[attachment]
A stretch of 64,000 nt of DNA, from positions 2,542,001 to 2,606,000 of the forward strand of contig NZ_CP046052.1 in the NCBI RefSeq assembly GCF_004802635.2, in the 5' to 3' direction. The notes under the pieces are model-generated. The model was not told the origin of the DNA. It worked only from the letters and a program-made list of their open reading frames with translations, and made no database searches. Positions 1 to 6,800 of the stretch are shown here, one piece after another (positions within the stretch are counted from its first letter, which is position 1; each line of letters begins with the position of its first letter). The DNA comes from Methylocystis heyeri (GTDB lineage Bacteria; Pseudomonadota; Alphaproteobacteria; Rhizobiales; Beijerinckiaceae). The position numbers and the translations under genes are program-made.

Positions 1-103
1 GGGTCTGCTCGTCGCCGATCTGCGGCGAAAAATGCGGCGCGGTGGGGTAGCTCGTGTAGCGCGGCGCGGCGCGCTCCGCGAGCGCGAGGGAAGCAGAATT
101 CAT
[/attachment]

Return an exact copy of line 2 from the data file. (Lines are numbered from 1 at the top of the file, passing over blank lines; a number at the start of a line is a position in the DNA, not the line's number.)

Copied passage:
Positions 1-103